2009 Kawasaki Ninja 650R & ER-6n - First Look

Kawasaki makes more of its 650cc Twin.

2009 Kawasaki Ninja 650R & ER-6n - First Look

When you've got something that works, why not look for an easy way to get it to more people? That's the question the people at Kawasaki must have been asking themselves, and their answer came out in the form of the oddly named 2009 Kawasaki ER-6n. This naked streetbike utilizes the same chassis and engine combo that underpins the likeable 2008 Kawasaki Versys 650—Kawi's quasi-adventure bike with the longer-suspension travel (unchanged for '09 with the exception of now being California-legal)—and the sensibly sporty Ninja 650R.

Both the ER-6n and the revised-for-2009 Ninja 650 share many evolutionary changes. There's a new tank shape and seat to improve ergonomics and make it easier for shorter riders to touch at least toes down at stop signs. Very low-effort controls were a design mandate of these models from the start, and that carries over onto the '09 model—you don't need big mitts to pull the clutch or work the throttle. And as compliant as the engine is, some complained that the 650cc eight-valve parallel-Twin was a bit buzzier than they would have liked. But instead of quelling it at the source (expensive), Brand K's engineers went after the bad vibes further down the line. The frame itself has revised stiffness (more rigid here, less there) and the rear engine mount is now rubber instead of solid. Rubber handlebar mounts and footpeg coverings further insulate rider and passenger from buzz. Hey, maybe the "ER" in ER-6n stands for "Extra Rubber?"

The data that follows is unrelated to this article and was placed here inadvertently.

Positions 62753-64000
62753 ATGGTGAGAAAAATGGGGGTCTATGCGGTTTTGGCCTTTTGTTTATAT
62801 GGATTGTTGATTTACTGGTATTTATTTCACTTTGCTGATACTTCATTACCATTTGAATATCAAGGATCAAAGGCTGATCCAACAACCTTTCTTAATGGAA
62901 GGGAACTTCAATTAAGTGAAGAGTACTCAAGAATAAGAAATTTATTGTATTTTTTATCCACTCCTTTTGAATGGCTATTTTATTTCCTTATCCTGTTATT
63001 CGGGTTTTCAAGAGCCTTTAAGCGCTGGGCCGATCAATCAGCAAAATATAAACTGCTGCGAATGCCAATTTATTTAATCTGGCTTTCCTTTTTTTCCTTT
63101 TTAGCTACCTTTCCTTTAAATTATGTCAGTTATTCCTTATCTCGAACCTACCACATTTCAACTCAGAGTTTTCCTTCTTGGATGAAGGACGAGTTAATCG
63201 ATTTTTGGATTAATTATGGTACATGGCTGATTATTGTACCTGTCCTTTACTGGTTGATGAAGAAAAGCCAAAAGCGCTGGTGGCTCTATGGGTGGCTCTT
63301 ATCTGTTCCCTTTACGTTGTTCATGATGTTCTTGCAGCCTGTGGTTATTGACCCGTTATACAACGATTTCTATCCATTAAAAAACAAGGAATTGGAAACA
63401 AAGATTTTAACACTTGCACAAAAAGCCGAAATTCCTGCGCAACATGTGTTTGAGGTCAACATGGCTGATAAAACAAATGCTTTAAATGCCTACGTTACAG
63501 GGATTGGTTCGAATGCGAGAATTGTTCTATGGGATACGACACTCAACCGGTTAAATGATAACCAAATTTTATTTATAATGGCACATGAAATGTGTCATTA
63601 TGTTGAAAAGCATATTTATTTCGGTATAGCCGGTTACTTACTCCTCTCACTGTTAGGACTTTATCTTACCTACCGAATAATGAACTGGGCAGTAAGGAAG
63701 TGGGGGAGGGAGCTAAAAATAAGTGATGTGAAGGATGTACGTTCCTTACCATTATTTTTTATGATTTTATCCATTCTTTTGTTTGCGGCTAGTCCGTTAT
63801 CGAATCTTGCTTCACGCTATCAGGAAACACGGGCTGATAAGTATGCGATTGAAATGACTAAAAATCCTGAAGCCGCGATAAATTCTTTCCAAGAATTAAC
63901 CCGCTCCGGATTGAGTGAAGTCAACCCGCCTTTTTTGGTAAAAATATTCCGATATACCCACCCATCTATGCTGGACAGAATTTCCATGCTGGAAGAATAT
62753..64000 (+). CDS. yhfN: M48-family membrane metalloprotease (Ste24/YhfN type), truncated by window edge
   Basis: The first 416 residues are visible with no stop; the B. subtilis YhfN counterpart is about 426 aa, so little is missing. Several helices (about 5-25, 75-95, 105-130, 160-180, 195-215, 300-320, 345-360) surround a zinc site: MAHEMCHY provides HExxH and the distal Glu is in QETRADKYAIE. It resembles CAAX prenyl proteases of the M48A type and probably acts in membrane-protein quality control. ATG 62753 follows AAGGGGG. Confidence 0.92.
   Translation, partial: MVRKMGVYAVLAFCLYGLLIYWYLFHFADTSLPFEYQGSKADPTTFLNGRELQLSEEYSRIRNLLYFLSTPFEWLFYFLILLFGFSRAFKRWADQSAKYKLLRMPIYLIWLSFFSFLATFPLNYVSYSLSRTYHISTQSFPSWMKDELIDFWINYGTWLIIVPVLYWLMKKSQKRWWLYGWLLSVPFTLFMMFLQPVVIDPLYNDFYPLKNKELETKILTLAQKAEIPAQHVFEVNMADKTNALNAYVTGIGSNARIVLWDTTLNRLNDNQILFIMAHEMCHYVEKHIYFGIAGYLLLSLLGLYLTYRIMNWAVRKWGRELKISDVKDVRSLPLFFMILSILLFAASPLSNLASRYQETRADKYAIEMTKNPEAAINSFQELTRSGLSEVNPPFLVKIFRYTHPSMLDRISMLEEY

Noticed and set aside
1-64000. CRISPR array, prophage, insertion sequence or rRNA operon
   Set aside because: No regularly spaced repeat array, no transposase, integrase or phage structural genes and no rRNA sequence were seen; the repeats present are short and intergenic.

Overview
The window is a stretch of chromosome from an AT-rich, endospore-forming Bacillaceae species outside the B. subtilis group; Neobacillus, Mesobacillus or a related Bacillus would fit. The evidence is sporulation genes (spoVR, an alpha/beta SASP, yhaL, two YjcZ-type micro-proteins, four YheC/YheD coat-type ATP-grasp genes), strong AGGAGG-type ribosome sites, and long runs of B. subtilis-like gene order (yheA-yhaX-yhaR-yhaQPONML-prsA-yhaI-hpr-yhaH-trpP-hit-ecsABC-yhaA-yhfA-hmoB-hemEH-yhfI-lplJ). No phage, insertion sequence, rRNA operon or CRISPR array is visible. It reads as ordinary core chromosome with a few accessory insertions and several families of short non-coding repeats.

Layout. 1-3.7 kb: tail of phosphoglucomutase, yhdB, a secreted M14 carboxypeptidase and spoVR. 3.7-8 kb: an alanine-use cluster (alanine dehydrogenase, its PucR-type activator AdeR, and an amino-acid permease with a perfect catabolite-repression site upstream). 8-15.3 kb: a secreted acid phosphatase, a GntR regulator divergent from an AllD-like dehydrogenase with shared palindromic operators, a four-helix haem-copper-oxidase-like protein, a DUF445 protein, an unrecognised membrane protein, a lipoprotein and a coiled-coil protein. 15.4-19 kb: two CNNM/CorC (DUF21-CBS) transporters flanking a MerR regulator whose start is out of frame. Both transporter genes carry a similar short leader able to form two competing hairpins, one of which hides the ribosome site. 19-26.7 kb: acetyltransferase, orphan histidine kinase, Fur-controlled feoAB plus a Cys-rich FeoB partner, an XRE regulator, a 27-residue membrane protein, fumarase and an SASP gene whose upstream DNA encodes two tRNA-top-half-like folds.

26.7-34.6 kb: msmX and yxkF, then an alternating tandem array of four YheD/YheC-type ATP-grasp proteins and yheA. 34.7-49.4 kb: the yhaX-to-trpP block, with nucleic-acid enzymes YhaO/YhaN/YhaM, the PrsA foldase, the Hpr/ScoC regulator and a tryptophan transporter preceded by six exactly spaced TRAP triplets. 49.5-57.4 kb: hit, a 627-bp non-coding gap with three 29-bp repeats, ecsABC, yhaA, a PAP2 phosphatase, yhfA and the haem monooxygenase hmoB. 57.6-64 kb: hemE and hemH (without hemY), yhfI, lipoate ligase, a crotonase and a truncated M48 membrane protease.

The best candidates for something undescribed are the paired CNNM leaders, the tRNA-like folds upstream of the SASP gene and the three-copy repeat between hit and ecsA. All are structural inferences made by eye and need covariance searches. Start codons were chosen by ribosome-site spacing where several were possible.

The 2009 Ninja 650R gets a new upper fairing, wider windshield and a lower seat to further improve rider comfort. Kawasaki replaced the catalytic converter with a lighter (yet more efficient) unit and there's an all-new gauge package you can play with at intersections. Bottom line: The $6399 ER-6n is functionally identical to the $6799 Ninja, but there's less bodywork to replace after your first trackday get-off.

Why call the bike an ER-6n and not a Z650? Kawasaki decided not to use their "Z" prefix to let us know that this is mostly an unfaired streetbike, but our guess at this early point is that with the Z1000 pulled from the lineup, it made sense to move on.

2009 Kawasaki Ninja 650R

2009 Kawasaki Ninja 650R

2009 Kawasaki Ninja 650R

2009 Kawasaki Ninja 650R

2009 Kawasaki Ninja 650R

2009 Kawasaki Ninja 650R

2009 Kawasaki Ninja 650R

2009 Kawasaki Ninja 650R

2009 Kawasaki Ninja 650R

2009 Kawasaki Ninja 650R

2009 Kawasaki Ninja 650R

2009 Kawasaki Ninja 650R